A selection of thoughts, observations and writings, taken from our day-to-day work and activities.
An action plan requiring ‘rapid and unprecedented changes in all aspects of society’ was the stark message contained in this week’s special report from the Intergovernmental Panel on Climate Change (IPCC) this week, with agriculture cited as amongst those needing to change most. But a British start-up is already ‘on the case’.
Four big global systems must adapt, says the IPCC. Energy, cities, industry and land use are the prime carbon generators. While it acknowledged the big decisions were in the hands of politicians, ordinary consumers, said the IPCC, could do their bit by buying less meat, milk, cheese and butter – all products of the planet’s 1 billion methane-belching cattle.
So it’s interesting to see a British agtech start-up developing an idea that, if initial trials are sustained, could reduce methane emissions from cattle by a factor of 85, using a ‘smart’ nose-ring. The idea has attracted the attention of three of the biggest US meat and dairy processors and, closer to home, the device has been shortlisted as a Tesco Agri T-Jam finalist at next week’s World Agri-Tech Innovation Summit in London.
Agro Mavens met ZELP during a visit to February’s GFIA summit in Abu Dhabi. Intrigued by the concept and wanting to ensure it was seen by a wider audience, we donned our freelance hat and produced an article for the British ag title, Farmers Weekly.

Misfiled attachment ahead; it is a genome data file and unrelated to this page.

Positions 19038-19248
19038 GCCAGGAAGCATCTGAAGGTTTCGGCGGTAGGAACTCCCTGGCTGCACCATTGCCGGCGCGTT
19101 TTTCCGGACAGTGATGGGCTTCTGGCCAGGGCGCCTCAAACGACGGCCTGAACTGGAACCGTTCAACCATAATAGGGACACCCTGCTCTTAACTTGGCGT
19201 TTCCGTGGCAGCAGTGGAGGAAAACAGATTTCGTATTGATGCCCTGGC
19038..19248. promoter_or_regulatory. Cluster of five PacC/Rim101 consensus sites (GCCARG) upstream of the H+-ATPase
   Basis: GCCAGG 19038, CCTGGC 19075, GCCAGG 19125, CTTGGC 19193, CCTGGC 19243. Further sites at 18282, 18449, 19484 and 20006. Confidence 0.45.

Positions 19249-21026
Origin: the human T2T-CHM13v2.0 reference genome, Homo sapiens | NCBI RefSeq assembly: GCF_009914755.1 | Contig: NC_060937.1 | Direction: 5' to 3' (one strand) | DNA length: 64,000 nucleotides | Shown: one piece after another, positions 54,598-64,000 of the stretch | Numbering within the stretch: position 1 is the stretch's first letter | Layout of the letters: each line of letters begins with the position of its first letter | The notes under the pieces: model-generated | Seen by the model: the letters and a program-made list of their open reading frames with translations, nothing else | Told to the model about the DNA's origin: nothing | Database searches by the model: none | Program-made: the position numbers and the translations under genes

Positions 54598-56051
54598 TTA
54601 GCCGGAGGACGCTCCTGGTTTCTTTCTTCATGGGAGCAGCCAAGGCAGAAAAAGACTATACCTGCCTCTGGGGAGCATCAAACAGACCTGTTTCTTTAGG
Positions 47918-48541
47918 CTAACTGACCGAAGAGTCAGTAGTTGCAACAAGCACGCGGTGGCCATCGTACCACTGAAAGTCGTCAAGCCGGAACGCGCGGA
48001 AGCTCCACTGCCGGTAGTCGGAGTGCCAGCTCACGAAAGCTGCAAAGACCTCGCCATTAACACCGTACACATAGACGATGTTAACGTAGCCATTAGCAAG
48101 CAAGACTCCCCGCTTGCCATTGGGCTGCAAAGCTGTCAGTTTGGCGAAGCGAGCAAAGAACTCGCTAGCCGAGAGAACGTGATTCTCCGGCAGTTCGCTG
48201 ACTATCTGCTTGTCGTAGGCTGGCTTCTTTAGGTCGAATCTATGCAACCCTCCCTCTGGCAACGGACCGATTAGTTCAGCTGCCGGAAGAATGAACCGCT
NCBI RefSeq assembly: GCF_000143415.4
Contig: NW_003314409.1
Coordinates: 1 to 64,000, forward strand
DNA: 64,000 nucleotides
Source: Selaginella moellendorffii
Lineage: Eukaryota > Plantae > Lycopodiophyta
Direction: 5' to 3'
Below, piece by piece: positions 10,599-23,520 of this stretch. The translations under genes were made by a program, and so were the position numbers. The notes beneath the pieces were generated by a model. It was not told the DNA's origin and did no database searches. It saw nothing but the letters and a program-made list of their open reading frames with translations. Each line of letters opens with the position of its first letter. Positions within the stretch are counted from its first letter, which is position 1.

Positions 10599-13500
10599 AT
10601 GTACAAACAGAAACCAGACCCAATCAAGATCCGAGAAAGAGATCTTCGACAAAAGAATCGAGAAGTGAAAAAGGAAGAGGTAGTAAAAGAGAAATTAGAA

We also encouraged them to put forward an entry for the ‘Agri T-Jam’ technology search, run by British food retailer Tesco. Together with its supply partners, Tesco is seeking innovative, breakthrough technologies and solutions to improve its supply chain and help provide affordable, sustainable and healthy food.
Just ten companies are invited to present to a panel comprising Tesco representatives and agribusiness leaders. The winner will be given the opportunity to trial their technology with Tesco, and will also receive mentoring support from Tesco’s agricultural team.
We’re wishing ZELP the very best of luck; it’s a tremendously innovative idea that has real potential to make a significant change to agriculture’s global emissions.